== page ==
Natesan, M. and Muralidharan, S. and Palaniswamy, N. (2010) Atmospheric Corrosion Performance of Engineering Materials in India. NACE International, 49 (8).

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Industrial growth during the last decade has made it necessary to evaluate installations, equipment, and metallic and nonmetallic structures exposed to the atmosphere. The atmosphere has also become more contaminated and therefore more aggressive to materials exposed to an enormous quantity of gases. India has mainly three seasons in a year: rainy (June through September, southwest monsoon, and October through November, northeast monsoon), summer (April through July), and winter (mid-October through February). The country has a coastline of more than 7,500 km, the reason for the high airborne salinity in many areas. The air quality in big cities has decreased significantly. A variety of industrial processes, such as the production of iron and steel, utility factories, and crude oil processing, pollute the atmosphere by the release of sulfur dioxide (SO2). SO2 can also be emitted by natural disasters or means such as volcanoes, sea spray, plankton, and rotting vegetation. Overall, 69.4% of SO2 is produced by industrial combustion and >90% of the sulfur in the atmosphere is of human origin.1 Steel, zinc, galvanized metals, and aluminum are found to be very sensitive to acidic pollutants, especially SO2 and acid rains.2 No systematic research on atmospheric corrosion of the steel and other metals has been done in India. Before 1970, little quantitative atmospheric corrosion data had been published in India.3 More recently, results from several studies have been reported.4-7 Ramana, et al.8 have reported the characterization of rust phases formed on low carbon steel exposed to a natural marine environment. We made a study on the kinetics of atmospheric corrosion of mild steel (MS), zinc, galvanized iron (GI), and aluminum at 10 exposure stations in India9 and the results were compared with global levels. In continuation of this work, the present program was undertaken and the results obtained on MS, Zn, GI, and Al corrosion in natural atmospheres are reported. The results are discussed as a function of exposure time and pollution levels.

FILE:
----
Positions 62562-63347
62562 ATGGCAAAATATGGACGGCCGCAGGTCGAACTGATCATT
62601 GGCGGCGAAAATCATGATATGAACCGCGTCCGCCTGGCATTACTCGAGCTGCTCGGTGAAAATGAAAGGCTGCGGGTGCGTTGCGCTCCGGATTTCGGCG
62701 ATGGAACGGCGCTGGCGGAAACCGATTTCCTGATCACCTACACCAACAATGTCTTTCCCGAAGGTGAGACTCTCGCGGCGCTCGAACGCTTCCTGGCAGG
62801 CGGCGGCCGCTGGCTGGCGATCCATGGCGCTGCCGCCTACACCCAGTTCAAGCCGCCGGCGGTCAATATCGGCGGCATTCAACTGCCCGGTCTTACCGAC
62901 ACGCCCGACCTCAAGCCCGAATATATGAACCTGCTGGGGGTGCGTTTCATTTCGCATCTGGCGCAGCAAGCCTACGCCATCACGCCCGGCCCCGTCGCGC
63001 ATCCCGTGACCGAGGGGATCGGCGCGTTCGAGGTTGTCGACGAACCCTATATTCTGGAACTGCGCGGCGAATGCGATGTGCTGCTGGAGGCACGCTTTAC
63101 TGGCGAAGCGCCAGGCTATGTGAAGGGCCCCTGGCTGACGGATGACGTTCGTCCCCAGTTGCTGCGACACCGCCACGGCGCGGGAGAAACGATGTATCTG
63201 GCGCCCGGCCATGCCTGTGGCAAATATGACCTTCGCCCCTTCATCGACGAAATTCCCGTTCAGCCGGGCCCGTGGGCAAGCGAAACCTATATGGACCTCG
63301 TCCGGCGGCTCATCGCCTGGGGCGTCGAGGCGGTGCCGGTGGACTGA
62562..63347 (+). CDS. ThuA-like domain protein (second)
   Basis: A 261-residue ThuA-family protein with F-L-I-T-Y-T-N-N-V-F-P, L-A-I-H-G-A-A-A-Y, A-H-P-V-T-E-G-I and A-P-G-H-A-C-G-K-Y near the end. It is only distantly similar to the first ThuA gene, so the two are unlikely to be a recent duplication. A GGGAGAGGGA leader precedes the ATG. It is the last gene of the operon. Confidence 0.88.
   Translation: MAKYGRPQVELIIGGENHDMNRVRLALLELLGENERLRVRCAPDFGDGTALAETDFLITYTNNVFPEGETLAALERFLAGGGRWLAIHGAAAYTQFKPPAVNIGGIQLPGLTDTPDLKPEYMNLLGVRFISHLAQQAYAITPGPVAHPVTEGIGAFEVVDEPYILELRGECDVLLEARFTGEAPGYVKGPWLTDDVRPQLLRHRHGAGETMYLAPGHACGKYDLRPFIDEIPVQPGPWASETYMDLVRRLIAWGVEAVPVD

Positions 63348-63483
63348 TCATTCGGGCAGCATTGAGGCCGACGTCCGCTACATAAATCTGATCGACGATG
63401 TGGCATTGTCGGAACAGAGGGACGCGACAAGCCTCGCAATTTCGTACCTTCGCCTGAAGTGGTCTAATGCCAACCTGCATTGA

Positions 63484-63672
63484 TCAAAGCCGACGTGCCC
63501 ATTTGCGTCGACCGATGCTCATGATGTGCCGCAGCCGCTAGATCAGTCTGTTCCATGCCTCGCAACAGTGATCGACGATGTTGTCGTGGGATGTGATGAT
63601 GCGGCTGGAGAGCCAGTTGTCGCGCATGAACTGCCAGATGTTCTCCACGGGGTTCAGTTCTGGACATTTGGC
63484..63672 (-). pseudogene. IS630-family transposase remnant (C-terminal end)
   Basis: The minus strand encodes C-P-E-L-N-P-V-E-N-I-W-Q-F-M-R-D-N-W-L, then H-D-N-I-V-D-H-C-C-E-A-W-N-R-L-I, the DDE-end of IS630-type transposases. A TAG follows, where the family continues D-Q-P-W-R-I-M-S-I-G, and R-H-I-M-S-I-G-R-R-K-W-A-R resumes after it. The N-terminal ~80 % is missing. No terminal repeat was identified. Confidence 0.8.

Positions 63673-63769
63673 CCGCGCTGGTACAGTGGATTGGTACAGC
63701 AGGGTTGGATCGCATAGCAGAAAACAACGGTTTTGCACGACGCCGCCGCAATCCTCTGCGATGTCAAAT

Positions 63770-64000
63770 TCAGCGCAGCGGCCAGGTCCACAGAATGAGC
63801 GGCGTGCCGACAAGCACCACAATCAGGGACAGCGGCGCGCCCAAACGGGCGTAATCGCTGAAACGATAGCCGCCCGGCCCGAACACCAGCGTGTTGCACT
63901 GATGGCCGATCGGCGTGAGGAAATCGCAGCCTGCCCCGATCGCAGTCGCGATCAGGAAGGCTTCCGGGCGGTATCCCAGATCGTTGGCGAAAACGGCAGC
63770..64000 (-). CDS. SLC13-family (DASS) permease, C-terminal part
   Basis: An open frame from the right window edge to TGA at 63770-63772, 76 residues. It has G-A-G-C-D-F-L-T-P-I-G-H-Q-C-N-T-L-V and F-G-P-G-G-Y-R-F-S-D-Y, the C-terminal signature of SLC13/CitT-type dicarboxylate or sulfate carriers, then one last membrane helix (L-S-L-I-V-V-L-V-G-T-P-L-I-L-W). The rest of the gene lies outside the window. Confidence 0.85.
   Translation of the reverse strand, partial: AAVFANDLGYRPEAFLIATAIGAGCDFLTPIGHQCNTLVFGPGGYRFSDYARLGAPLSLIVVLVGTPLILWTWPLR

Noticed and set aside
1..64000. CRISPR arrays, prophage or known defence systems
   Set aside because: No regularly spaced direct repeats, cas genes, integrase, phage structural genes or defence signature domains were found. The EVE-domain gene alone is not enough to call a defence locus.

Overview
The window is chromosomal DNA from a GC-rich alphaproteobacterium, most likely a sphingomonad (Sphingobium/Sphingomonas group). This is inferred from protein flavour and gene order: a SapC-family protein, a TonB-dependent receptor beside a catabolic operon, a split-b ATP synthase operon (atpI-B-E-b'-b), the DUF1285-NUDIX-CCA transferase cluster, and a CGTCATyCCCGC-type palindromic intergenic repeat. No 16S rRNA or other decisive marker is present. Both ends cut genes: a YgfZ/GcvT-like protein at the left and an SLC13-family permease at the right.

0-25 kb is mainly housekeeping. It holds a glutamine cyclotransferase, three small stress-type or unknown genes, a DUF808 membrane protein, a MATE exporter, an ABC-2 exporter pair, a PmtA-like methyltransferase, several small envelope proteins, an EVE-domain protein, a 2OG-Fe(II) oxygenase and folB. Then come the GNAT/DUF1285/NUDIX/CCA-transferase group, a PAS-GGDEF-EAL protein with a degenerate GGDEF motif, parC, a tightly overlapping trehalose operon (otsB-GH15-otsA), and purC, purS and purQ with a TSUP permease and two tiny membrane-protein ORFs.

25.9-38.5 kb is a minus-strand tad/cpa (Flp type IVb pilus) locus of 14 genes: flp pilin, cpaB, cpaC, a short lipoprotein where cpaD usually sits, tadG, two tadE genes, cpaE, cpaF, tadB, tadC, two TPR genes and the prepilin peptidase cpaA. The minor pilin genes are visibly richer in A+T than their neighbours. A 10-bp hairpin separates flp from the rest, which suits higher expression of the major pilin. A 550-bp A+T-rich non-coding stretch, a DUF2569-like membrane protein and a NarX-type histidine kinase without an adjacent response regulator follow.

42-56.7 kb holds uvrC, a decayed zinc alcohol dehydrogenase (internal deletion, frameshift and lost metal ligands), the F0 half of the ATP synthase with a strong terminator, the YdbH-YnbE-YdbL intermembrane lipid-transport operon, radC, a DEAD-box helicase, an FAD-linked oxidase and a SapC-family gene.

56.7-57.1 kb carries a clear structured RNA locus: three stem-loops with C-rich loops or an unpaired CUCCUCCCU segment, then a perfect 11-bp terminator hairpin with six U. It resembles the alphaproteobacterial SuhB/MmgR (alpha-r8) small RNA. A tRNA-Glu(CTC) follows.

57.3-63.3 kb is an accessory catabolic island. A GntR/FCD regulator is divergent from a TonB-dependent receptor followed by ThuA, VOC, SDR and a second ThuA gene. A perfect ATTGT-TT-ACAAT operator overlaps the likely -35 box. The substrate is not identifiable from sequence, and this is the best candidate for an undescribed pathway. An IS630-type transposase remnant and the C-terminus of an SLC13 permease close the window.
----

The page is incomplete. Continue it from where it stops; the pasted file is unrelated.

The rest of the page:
Item Type: Article
Subjects: Corrosion Science and Engineering
Depositing User: ttbdar CECRI
Date Deposited: 20 Jan 2012 12:33
Last Modified: 20 Jan 2012 12:33

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